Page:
The great Shibboleth

I have a confession to make. As a card-carrying letsgetalongerist and liberal Eurotrash it feels like an admission of failure, even treason. But after reading this article in the National Geographic (an advertorial, but even so), the spirit moves me.

I despise “Derry~Londonderry”.

Not the place, of course. I have nothing against the buildings, streets or burghers of the city, and even if I did the old saying “people who live in Portadown shouldn’t throw stones” comes to mind. No, it is the name that makes my hackles rise every time I see it written down – or worse, hear it spoken.

For not only is it an offence against both language and typography, it contains in its seventeen bytes a microcosm of everything that is broken with Northern Ireland.

Its double-barrelled structure displays the shared-out, zero-sum vision that gave us two First Minsters (itself a hate crime against mathematicians), two teacher training colleges, and two jubilee cities. We can’t share, so we’ll have one each. Never mind that neither side is really as bothered about the name as they like to pretend (ask an Orangeman to sing the Sash). It’s all about going through the motions, like the strutting-peacock changing of the guard at the India-Pakistan border. We enjoy it. It’s sport.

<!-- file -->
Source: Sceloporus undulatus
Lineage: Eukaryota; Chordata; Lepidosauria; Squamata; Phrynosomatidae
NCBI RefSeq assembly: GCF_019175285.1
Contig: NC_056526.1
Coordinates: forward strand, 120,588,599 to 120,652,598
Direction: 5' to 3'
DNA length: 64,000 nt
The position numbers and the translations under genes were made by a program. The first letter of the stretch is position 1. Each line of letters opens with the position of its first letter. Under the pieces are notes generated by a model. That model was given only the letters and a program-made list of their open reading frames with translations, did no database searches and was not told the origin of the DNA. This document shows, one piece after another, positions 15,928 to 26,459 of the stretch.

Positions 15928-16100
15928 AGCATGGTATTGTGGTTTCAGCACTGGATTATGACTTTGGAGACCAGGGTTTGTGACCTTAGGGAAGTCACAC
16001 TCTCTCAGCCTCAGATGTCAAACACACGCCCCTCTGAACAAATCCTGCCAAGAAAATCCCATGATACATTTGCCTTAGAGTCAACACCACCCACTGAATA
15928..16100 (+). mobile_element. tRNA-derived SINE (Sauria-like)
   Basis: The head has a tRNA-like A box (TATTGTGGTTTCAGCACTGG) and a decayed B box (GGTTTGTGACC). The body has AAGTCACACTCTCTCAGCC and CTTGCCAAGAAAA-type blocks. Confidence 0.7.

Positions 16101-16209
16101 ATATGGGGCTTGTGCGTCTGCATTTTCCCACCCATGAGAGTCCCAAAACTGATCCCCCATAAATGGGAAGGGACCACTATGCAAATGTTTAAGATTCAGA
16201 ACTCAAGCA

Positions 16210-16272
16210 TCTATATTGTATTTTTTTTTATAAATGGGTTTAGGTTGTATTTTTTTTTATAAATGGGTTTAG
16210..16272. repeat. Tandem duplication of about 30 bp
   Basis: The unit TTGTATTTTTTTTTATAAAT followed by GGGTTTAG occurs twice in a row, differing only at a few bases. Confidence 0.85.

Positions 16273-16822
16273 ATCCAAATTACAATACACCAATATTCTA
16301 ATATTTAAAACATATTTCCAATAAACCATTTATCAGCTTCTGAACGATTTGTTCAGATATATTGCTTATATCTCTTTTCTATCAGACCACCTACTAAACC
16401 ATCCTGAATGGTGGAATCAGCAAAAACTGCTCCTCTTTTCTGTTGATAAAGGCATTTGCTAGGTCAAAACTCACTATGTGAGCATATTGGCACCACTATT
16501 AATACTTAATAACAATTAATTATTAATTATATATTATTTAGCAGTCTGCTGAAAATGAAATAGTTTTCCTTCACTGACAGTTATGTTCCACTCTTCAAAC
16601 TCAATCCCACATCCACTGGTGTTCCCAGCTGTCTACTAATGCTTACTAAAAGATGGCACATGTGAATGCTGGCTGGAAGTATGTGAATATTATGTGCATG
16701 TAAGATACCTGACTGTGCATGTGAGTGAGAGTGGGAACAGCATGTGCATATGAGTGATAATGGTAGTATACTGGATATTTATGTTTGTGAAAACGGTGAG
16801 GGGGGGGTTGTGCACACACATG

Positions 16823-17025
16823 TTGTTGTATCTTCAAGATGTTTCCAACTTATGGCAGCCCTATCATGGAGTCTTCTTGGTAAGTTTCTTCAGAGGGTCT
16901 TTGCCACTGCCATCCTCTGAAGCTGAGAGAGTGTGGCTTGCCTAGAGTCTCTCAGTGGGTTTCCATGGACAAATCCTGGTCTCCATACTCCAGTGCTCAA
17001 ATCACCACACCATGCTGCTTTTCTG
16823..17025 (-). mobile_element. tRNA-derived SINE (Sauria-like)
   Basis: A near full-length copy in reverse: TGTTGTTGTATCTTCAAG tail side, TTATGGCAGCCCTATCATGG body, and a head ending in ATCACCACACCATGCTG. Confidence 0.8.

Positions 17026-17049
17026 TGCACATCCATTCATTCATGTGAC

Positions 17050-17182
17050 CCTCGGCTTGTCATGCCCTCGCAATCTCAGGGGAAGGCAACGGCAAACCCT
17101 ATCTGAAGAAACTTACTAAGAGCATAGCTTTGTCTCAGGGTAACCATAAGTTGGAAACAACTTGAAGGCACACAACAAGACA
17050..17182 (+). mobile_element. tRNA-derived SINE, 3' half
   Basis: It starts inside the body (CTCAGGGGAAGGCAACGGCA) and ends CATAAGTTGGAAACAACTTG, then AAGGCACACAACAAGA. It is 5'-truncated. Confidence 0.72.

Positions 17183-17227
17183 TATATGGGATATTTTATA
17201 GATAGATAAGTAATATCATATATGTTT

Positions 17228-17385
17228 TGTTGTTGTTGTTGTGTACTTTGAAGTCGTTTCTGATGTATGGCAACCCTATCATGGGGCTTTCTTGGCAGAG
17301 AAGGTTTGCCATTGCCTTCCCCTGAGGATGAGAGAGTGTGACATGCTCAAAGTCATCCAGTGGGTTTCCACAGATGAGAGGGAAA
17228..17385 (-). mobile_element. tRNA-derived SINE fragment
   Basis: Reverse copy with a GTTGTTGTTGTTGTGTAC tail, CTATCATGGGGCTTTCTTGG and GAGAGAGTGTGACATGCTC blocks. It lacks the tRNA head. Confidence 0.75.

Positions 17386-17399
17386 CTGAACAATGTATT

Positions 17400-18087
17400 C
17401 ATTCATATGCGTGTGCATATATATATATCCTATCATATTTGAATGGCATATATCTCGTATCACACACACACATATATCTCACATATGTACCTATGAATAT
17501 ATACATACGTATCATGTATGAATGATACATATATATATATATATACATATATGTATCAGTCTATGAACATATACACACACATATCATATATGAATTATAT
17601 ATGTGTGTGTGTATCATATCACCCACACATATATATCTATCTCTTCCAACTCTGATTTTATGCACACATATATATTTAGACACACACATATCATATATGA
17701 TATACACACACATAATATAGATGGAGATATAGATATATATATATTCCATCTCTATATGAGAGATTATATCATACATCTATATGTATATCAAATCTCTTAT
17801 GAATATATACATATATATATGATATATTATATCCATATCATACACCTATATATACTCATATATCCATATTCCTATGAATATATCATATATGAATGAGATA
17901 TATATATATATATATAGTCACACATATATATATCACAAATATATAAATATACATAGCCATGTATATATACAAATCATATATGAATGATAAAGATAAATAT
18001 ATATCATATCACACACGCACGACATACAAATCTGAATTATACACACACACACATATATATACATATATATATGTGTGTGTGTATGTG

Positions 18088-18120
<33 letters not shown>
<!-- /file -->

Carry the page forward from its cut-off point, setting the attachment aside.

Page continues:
But even the double-barrelled name is broken, because it doesn’t represent a synthesis. It’s not just less than the sum of its parts, it’s less than one of its parts. Rather than an embracing union of heads and tails, night and day, or old and new, it’s a quantum superposition of existence and nonexistence. To London or not to London, that is the question. And because you can’t have half a London, the only way to be fair is to have two Derrys. Derry~Derry.

And that tilde. Or is it a swish? Either way, a symbol used only by mathematicians, dictionaries and Unix programmers (I’m at least two of those three). A diagonal stroke would evoke the linguistic frivolity of the late Gerry Anderson, hardly the image of a city trying to be taken seriously. Hyphens are abrupt. Derry-Londonderry. Too fast. Automatic fire. Can’t have that. But there’s a hesitance about a tilde, a questioning that gives one pause, like an apostrophe-riddled scifi planet that needs a mental dry run before committing to.

The unsquarable circle of unstoppable Micks and immovable Prods requires that some compromise is made. But every time I see “Derry~Londonderry” (ugh, I wrote it again) I can’t help but think that the wrong compromise was made. Trillions have been poured into branding and promotion, so I’ll have to live with it. But I wish they’d asked me first, because the solution is of course blindingly obvious.


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